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But Rep. Bynum says she will put forth her name for the job on opening day in January.

PMG FILE PHOTO - Portland Democrat Tina Kotek, the longest-serving House speaker in Oregon history, pictured, is being challenged for the top spot by Clackamas County Democrat Rep. Janelle Bynum.Rep. Tina Kotek of Portland is the choice of her Democratic colleagues for a record fifth two-year term as speaker of the Oregon House.

But Democratic Rep. Janelle Bynum of Clackamas says she will put her name in nomination when the full House chooses the speaker. The opening day of the Oregon Legislature is Jan. 11, when new members take office during an organizational session.

Lawmakers start their 160-day session on Jan. 19; organizational days do not count toward the limit on the length of a legislative session.PMG FILE PHOTO - Rep. Janelle Bynum of Clackamas is Challenging Speaker of the House Tina Kotek for the right to hold the gavel in the 2021 Legislature.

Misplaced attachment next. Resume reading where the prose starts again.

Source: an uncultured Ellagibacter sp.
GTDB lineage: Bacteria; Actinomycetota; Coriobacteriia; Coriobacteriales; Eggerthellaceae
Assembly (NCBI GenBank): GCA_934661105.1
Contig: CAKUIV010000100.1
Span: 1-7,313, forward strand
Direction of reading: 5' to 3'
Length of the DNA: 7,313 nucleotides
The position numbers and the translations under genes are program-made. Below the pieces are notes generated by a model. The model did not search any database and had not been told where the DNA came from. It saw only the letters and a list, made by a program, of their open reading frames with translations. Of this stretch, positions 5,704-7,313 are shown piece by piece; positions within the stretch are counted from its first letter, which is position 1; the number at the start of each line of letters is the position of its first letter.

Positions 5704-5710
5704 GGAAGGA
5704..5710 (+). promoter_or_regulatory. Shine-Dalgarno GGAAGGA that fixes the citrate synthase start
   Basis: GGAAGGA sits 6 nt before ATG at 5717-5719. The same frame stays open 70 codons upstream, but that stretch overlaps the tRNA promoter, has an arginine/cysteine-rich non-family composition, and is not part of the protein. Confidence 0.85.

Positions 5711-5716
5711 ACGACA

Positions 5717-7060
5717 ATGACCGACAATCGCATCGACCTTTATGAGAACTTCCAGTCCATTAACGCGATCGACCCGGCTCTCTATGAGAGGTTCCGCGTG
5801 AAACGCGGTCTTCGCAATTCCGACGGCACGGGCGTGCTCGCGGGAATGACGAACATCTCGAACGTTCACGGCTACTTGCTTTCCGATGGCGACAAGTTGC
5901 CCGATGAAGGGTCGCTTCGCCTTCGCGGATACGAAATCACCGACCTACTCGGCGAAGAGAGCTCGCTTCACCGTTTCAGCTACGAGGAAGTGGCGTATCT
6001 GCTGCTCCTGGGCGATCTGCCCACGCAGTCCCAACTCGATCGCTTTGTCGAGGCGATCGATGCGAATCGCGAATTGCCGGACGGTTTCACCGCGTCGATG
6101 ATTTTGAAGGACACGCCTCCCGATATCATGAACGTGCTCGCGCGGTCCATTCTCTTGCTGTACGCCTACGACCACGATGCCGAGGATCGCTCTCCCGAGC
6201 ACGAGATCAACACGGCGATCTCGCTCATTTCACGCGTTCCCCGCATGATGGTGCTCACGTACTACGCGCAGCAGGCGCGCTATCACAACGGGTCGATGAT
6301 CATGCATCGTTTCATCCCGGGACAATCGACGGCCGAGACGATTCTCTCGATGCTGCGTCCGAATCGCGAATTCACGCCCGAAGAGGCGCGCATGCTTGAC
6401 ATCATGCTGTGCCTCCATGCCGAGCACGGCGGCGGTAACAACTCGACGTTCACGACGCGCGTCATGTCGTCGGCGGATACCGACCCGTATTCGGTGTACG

A member must win 31 votes, a majority, to become speaker. Usually, the majority party's choice prevails, although in the late 1970s and early 1980s, the winner had to make political concessions to secure the position.

Unlike the Democratic or Republican caucus meetings, where votes are secret, the votes of the full House for speaker and speaker pro tem are conducted in public.

The House's 23 Republicans already have chosen Rep. Christine Drazan of Canby to lead them again. Drazan, while still in her first term from District 39, ousted Rep. Carl Wilson as GOP leader after the end of the 2019 session.

Together with the Senate president, the House speaker controls the flow of legislation by appointment of committee members and leaders, and the assignment of bills to committees.